At 40, Liam Sharp’s artwork is still looking sharp, if not sharper than ever before.
So, is it any wonder that the veteran comic book illustrator and creator Liam Sharp has signed an exclusive contract with DC Comics?
After all, he is busy illustrating the ongoing Gears of War series based on Microsoft and Epic’s best-selling third-person tactical action video game with Gears of War 2 scriptwriter and comic book writer Joshua Ortega. That’s right. It’s an ongoing commitment for him.
We’ve already chatted with him (and Ortega) about Gears of War. This time around, we spoke with him about his decision to go exclusive with DC and how he intends to “pacify” the company’s super-heroes.
Newsarama: We've seen your work appearing in DC and its related imprint, Vertigo, in the last couple of years. From Testament to the Countdown-related mini-series, Lord Havok and the Extremists. What's the draw (no pun intended) for you this time to agreeing to an exclusive with DC? What made the offer so appealing?
Liam Sharp: I think being offered an exclusive is always appealing as it puts a sense of value of your work, it means that what you do is appreciated. As you mentioned, I've been with DC for quite a few years now, as far back as The Possessed in 2003, so it feels like a logical progression. But also this Gear of War book feels so right for me, and it's good, too, having to do all this hardware, which frankly scares the shit out of me! I love the designs, the scale and scope, and clearly the characters sit well with my style - all that grit and texture. And then there's the aliens, or whatever the hell the Locust swarm are, which are just bloody cool. It's such a detailed universe you can really sink your artist chops into it!
NRAMA: For someone who's worked on Small Soldiers, Lost in Space, and on the animated series Batman Beyond doing concept designs, Judge Dredd, Death's Head II for Marvel UK, Batman, Superman and other Marvel projects as well as starting Mam Tor, your own publishing company with your wife in 2004, what do you hope to achieve as an artist and a creator at this point in your creative career?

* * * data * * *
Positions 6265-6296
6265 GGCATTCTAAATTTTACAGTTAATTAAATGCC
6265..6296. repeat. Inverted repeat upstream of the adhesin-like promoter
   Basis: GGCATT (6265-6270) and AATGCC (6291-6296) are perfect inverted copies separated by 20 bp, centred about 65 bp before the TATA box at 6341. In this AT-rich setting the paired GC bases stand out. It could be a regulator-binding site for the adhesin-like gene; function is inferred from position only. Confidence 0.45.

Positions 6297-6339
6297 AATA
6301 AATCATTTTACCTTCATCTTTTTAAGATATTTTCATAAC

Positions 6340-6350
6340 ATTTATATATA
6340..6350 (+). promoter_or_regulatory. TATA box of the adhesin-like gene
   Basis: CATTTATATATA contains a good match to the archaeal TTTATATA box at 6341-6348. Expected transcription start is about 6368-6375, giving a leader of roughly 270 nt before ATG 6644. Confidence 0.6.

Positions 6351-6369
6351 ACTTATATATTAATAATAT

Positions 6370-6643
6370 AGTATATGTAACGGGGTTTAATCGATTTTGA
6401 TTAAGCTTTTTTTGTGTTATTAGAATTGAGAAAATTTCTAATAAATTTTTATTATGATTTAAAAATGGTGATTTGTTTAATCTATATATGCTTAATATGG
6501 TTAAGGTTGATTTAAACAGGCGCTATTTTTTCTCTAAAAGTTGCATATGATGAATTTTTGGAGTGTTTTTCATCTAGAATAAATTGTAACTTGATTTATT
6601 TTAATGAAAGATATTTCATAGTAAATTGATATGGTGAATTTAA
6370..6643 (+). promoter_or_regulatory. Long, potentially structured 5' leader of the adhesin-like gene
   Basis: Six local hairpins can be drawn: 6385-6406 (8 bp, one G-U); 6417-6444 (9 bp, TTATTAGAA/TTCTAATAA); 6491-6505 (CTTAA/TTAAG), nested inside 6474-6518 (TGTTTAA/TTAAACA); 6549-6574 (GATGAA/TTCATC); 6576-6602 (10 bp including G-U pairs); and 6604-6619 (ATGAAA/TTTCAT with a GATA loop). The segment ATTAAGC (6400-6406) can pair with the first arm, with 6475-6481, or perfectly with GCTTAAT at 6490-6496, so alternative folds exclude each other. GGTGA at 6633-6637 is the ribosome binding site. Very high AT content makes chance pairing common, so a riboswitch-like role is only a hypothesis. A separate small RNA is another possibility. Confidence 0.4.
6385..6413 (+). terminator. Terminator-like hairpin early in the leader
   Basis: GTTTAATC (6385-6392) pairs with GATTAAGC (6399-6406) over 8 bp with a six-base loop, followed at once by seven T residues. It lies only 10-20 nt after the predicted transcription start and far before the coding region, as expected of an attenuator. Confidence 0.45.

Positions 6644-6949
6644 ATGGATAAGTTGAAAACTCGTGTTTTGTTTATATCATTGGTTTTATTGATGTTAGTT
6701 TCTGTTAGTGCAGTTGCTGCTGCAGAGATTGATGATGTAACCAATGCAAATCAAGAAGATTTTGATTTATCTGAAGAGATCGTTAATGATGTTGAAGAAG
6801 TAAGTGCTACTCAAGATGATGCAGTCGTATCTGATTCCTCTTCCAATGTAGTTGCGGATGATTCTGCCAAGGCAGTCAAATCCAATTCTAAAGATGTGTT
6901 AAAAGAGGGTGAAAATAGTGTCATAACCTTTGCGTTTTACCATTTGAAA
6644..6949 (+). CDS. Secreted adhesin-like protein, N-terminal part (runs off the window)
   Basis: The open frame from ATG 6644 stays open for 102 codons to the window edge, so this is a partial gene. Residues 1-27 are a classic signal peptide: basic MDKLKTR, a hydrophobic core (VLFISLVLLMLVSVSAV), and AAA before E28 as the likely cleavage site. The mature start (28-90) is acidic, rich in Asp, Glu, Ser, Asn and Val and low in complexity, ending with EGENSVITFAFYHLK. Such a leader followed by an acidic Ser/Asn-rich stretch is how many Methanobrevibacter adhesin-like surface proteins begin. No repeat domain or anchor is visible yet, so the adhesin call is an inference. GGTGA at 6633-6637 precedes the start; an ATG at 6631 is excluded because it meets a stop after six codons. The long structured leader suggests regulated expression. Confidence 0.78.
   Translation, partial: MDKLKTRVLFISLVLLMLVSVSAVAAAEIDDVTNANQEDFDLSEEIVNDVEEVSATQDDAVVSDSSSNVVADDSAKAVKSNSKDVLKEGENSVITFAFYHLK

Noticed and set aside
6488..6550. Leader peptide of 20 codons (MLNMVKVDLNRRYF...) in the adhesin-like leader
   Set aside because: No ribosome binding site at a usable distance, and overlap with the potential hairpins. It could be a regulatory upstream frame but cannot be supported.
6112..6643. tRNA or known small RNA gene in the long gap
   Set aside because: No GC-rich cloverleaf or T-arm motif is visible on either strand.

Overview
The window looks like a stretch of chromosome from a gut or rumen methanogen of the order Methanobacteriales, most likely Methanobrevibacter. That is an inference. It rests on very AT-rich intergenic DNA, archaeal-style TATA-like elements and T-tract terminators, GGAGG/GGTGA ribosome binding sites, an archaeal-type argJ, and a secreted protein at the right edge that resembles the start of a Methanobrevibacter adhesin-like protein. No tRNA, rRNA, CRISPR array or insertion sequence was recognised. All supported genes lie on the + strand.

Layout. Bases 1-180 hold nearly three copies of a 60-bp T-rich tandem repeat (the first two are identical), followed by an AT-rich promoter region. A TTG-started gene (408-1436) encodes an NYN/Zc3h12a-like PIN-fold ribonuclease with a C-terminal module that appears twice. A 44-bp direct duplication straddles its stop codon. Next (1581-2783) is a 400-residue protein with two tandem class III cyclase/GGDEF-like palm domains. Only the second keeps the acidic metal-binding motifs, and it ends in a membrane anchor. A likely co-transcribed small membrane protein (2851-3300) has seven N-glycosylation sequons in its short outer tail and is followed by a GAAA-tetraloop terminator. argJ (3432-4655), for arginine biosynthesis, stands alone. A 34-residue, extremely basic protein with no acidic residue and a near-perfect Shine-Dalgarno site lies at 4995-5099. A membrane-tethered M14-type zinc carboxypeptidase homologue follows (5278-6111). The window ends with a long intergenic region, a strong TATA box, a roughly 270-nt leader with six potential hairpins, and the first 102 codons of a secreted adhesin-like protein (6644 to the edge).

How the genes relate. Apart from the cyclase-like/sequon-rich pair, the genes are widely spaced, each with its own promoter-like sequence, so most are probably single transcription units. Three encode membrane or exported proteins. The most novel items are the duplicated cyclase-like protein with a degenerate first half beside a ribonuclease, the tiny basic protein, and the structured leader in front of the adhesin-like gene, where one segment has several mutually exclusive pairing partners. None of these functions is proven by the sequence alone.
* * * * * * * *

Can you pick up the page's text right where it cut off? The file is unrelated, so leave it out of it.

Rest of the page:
LS: I've had a very varied career - now in it's third decade which is shocking! - and I've been lucky enough to really jump between the genres and push myself artistically. My big aims for the future are primarily to do with generating projects and writing, which has always been a huge passion. Mam Tor have started to produce novels, the second of which is in the bookshops right now (James Johnson's Erth Chronicles Book One: The Enemy's Son) and we're involved with other stuff like the comic we're producing with Mother advertising for Time Out - I love doing that stuff, trying new things, and seeing comic production from the other side of the desk. Also my first novella and collected short stories comes out later in the year, and the next book - the first of a trilogy - is well under way, so that keeps me busy. But as far as comic work goes I'm wide open to do whatever comes my way - though obviously there are certain characters I'd love to do one day.
NRAMA: What does it mean for its projects and the quarterly comic in Time Out magazine called "Four Feet From a Rat"?
LS: Five years in we're still here, and we're still getting strong reviews and winning awards. While I'm contracted to DC I can't draw or write any comic stuff but I can still over-see our publishing outfit, and with Enemy's Son getting the attention it's getting, and the same with the Time Out comic (free downloadable PDF available here) things are really starting to gear up! Thankfully I've got an amazing, dedicated group of people working with me on the Mam Tor stuff, so for the most part I'm able to get on with my drawing work. We're still just at the beginning though in so many ways. I think Mam Tor will be around for a long time yet!
NRAMA: After the whole experience with Testament, are you also considering creating and developing your own properties at Vertigo, either on your own or with another writer/artist? Some of us still remember The Possessed, the WildStorm comic that you co-created with Geoff Johns and Kris Grimminger back in 2003/2004…